The latest production from renowned theatre duo Fred Abrahamse and Marcel Meyer is an adaptation of the 1942 short story and 1967 screenplay, One Arm, written by one of theatre’s legends, Tennessee Williams.
The story centres on a former boxing champion who, on losing one of his arms, takes to the road as a male prostitute. In his new life he encounters various characters and makes an impression on each of them.
The play is staged very creatively, with a plastic screen as a backdrop used to create beautifully haunting, ethereal silhouettes as the story unfolds, narrated in turn by a minister with questionable motives (Nicholas Dallas) and by the boxer himself, Oliver Winemiller (Marcel Meyer) who recounts his story in a sometimes regretful, sometimes scornful, sometimes narcissistic litany. Four chairs make up the entire set and chalked calligraphy covers the stage.
Visually, the play touches on all the right elements, and fits in with the story to enhance a dark and unsettling atmosphere made all the more sinister by an inherent innocence in the otherwise wayward protagonist.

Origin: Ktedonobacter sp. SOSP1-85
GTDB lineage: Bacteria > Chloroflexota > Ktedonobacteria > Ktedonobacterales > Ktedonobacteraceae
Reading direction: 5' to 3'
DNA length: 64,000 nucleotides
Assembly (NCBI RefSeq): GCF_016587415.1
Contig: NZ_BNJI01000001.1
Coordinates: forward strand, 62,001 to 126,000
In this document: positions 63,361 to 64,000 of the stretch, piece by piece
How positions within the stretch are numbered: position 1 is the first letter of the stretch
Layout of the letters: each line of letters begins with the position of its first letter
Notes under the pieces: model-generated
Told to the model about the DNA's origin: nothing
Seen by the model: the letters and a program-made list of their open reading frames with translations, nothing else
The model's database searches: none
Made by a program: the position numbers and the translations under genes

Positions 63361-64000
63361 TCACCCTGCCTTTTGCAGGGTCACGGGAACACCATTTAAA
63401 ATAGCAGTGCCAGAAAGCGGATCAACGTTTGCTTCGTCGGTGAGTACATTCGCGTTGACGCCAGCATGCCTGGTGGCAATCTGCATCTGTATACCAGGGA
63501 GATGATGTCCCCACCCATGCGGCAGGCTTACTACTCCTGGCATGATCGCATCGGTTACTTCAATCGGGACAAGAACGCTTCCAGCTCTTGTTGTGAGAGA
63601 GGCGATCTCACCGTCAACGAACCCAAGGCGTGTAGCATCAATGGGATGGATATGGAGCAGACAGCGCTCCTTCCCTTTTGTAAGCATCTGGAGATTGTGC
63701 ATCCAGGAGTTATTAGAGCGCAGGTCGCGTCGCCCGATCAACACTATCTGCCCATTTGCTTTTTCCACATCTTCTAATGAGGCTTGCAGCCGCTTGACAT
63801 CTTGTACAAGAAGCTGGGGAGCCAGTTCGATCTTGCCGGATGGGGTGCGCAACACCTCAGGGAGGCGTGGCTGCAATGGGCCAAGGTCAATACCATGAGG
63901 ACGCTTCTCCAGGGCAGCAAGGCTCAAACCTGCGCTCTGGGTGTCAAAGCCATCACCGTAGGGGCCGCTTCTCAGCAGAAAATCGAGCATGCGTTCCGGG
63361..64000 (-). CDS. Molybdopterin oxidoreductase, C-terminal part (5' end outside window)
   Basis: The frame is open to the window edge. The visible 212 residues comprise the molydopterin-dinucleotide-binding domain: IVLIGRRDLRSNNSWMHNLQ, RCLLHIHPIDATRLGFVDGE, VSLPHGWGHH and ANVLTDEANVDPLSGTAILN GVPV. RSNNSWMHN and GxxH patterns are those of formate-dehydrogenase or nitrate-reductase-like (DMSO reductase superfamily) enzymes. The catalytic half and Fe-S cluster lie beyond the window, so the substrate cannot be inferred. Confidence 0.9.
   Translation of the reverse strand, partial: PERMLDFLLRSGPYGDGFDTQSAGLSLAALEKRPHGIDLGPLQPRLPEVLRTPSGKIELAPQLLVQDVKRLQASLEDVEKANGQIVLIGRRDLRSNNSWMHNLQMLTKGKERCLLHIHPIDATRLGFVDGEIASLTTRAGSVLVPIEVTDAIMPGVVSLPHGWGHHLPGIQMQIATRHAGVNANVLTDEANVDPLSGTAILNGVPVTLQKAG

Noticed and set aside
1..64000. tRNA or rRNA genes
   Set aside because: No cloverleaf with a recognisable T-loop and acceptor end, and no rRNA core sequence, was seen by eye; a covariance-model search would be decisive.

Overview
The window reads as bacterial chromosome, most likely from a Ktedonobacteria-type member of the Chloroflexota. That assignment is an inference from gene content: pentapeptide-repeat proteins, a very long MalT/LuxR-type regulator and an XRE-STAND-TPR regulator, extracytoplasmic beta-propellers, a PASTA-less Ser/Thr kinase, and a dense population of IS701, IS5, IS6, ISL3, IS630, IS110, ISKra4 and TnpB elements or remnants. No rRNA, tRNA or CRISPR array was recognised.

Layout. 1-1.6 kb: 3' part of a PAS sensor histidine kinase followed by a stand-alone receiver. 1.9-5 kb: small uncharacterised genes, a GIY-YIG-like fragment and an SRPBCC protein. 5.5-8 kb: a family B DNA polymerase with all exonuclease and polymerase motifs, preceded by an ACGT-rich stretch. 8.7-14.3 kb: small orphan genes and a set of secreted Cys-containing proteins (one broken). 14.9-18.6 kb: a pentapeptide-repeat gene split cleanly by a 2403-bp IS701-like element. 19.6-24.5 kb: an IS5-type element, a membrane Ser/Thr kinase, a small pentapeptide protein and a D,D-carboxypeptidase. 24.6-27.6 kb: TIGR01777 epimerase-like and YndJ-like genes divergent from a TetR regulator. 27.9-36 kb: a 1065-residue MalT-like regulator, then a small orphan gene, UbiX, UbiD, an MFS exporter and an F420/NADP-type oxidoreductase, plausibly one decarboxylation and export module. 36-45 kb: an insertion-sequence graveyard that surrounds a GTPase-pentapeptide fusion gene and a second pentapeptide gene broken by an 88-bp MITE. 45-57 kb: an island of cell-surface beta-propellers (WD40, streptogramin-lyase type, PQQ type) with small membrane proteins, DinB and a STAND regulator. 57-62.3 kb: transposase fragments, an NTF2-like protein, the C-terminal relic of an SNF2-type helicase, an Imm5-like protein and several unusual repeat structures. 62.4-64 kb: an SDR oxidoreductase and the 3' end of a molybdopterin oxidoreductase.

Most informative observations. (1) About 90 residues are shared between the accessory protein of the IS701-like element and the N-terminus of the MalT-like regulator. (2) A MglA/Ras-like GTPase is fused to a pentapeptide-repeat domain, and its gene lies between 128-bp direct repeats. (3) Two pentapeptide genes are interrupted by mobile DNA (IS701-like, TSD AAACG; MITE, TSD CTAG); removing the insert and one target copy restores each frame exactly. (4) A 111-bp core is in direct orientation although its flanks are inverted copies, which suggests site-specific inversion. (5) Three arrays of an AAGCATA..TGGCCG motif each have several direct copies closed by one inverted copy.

There are moments of pure magic between the two actors, Meyer lost in the truth of his own character and Dallas cycling through his eight characters admirably, but the play is let down by the accents – versions of the characteristic drawl of the American South – which have a tendency to falter. While the slips are not overt, they have an adverse effect on the pace of the dialogue.
The themes of the tale are nonetheless clear and well portrayed, raising issues of an inexplicable attraction to mutilation and the sense of the macabre, while also exploring the sometimes tender relationship between men struggling to find expression in a homophobic society.
Overriding constants of self-destructive impulse and “the charm of the defeated” make this a thought-provoking play, and wonderful little moments of genius direction here and there bring on unexpected shivers of appreciation.
The costumes are magnificent, and each of Dallas’ personae are decked in immaculate and period-appropriate clothes which bring life to the story.
Full of gloom and foreboding, the most lasting impression of this play is the sense of a tender and fragile spirit which never quite makes it to the surface.
One Arm runs at the Artscape Arena, Cape Town until 14 September 2014.